What Happened in Venezuela?

By Rachel Rochford (’23)

COVID-19 has greatly altered all of our lives. For some, this may mean watching the news at every chance, waiting to see the latest update. For others, it could be avoiding the news at all costs. No matter where you fall on that spectrum, you may be missing some of the stories from around the world purely because of how strongly COVID-19 dominates the news cycle. You may have caught a glimpse though of the latest news from Venezuela. If you did, the words Venezuela, coup, and Florida may look vaguely familiar. But what exactly happened?

On Sunday, May 3rd, the Venezuelan government detained a group of people attempting to reach its shores on speedboats. The Venezuelan government has called this group of approximately fifty people mercenaries and claims that they were there to cause intense harm. The Venezuelan government claims that they were there to kill Mr. Nicolas Maduro who still claims the country’s presidency even though his opposition Juan Guaido has been recognized by over fifty countries including the United States as the true president of Venezuela. The Venezuelan government alleges that this would have started a coup in Caracas which they say was the ultimate goal of the people who showed up on their shores. 

This is not the only theory going around. Others have suggested that the real plan was to kidnap Maduro and take him to an unknown location. This stems from a former U.S. soldier who was a part of the event in Venezuela. He says that he was contracted by a security firm in Florida to fly Maduro to the U.S. via a plane from Caracas airport. According to the Washington Post, the firm in Florida, Silvercorp USA, was hired by members of Maduro’s opposition group for 213 million dollars to invade Venezuela and overthrow Maduro.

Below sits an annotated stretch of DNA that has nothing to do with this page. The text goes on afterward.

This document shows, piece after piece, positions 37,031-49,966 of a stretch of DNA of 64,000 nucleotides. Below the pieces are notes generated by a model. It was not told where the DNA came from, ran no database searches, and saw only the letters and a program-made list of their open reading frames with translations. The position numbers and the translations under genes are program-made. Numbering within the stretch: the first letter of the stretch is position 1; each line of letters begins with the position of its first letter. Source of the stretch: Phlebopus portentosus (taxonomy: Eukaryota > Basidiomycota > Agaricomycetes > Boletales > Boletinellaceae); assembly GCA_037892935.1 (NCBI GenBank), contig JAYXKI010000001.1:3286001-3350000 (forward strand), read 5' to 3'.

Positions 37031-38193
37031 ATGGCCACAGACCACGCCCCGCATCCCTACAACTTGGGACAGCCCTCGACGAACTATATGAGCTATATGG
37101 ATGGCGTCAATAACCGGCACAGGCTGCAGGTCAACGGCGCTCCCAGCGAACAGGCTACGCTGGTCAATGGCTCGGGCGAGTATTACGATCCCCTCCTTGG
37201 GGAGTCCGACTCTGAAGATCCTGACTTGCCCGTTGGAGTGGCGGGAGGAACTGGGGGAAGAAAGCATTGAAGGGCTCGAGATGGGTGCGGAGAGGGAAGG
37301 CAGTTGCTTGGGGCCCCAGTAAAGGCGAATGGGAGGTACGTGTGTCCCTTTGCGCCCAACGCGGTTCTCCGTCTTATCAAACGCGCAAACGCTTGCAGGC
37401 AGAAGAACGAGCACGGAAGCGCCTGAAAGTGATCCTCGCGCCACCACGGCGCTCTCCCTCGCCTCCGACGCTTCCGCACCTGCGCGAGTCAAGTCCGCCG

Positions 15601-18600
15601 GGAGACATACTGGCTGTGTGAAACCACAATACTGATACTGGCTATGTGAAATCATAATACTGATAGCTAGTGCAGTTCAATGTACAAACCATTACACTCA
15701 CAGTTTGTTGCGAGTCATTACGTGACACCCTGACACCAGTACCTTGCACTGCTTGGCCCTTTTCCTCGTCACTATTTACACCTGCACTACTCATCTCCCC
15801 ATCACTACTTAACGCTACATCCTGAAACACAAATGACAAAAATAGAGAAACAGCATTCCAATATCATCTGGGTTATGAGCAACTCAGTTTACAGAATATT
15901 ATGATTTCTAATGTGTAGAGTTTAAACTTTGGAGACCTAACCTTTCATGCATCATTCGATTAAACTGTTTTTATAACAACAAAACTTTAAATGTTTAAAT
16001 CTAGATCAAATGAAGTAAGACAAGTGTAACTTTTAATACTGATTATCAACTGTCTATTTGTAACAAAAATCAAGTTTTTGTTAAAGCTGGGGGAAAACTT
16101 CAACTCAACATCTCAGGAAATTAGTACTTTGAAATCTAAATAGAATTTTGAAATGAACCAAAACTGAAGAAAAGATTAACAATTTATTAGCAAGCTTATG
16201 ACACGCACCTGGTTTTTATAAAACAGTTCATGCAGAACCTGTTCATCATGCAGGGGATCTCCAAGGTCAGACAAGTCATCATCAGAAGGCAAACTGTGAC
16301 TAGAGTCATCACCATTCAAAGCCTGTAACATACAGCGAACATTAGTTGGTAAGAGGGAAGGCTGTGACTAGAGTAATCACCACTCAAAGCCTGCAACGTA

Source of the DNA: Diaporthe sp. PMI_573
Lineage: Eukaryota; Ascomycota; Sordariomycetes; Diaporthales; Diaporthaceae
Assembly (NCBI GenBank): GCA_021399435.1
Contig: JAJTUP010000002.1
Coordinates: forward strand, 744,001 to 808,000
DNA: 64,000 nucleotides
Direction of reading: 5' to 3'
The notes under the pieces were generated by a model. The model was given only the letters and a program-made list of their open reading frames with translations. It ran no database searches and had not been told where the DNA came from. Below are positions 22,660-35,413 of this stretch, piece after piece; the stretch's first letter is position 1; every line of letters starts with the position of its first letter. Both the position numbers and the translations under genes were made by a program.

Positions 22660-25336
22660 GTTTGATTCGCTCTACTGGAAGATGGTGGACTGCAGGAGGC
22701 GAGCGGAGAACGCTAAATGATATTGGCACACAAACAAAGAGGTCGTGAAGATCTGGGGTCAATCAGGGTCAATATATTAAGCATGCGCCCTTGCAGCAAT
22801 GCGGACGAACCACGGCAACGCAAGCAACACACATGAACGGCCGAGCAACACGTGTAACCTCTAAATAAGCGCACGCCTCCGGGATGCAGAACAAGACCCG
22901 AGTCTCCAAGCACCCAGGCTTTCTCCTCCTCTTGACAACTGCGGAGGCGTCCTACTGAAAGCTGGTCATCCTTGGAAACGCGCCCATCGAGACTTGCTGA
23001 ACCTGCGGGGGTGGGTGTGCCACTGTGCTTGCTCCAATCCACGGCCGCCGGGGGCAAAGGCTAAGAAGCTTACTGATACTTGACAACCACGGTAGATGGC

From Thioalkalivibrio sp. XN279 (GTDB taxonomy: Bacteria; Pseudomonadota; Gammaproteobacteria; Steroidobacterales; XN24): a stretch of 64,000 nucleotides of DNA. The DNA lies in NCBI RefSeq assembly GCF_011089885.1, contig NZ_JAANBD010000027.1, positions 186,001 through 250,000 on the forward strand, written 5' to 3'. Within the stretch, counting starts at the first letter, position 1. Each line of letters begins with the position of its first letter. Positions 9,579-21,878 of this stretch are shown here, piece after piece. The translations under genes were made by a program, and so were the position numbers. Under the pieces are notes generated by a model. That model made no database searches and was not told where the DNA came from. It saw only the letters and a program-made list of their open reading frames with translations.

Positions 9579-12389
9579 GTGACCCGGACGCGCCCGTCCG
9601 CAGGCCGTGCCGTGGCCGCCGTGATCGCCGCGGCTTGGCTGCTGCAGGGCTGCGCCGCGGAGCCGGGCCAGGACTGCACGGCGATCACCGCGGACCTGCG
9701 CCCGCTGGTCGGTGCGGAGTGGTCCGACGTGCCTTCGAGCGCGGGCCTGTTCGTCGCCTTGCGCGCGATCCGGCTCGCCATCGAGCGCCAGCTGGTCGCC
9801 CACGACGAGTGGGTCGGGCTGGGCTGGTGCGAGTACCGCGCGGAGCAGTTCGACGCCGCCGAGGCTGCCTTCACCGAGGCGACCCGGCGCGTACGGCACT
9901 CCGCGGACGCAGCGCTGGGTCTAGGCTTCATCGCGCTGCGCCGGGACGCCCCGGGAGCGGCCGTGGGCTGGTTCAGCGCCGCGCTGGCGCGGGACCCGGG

As you may have guessed, this whole event has Maduro quite angry. He has repeatedly blamed the U.S. and continues to hold the position that the United States government was involved in the plot. In response, president Trump has repeatedly stated the U.S. was not behind the attack at one point saying, “If we ever did anything with Venezuela, it wouldn’t be that way… It would be called an invasion.” 

Tarek Saab, Venezuela’s chief prosecutor has stated that his office has requested detention and extradition orders of two Venezuelans Juan Rendon and Sergio Vergara and of American Jordan Goudreau. Rendon is a political strategist in Miami, Vergara an exiled legislator and Goudreau a U.S. military veteran and chief executive of Silvercorp USA. Saab, the prosecutor, has accused them of being behind the plotting of the May 3rd event. Gourdeau has claimed responsibility for the event while Rendon says that he did negotiate an agreement with Silvercorp USA but severed relations with Gourdeau in November. Rendon has said that Gourdeau carried on with the operation without him. So far, Vergara is yet to comment on the matter. 

The operation was unsuccessful. It left eight people dead and over a dozen in Venezuelan custody, two of which are U.S. citizens. The question now is what happens next? For the families, things are grim. Those who lost a loved one must now enter the horrible process of grief and those with a loved one in custody will hope to see them again safely. Maduro will cling to power for another day, harming his citizens as he does. And Venezuela? Well, that tale is still untold. With much of the Venezuelan populous as well as activists world wide calling for change, the hope is that the country one day finds the freedom it has been yearning for. 

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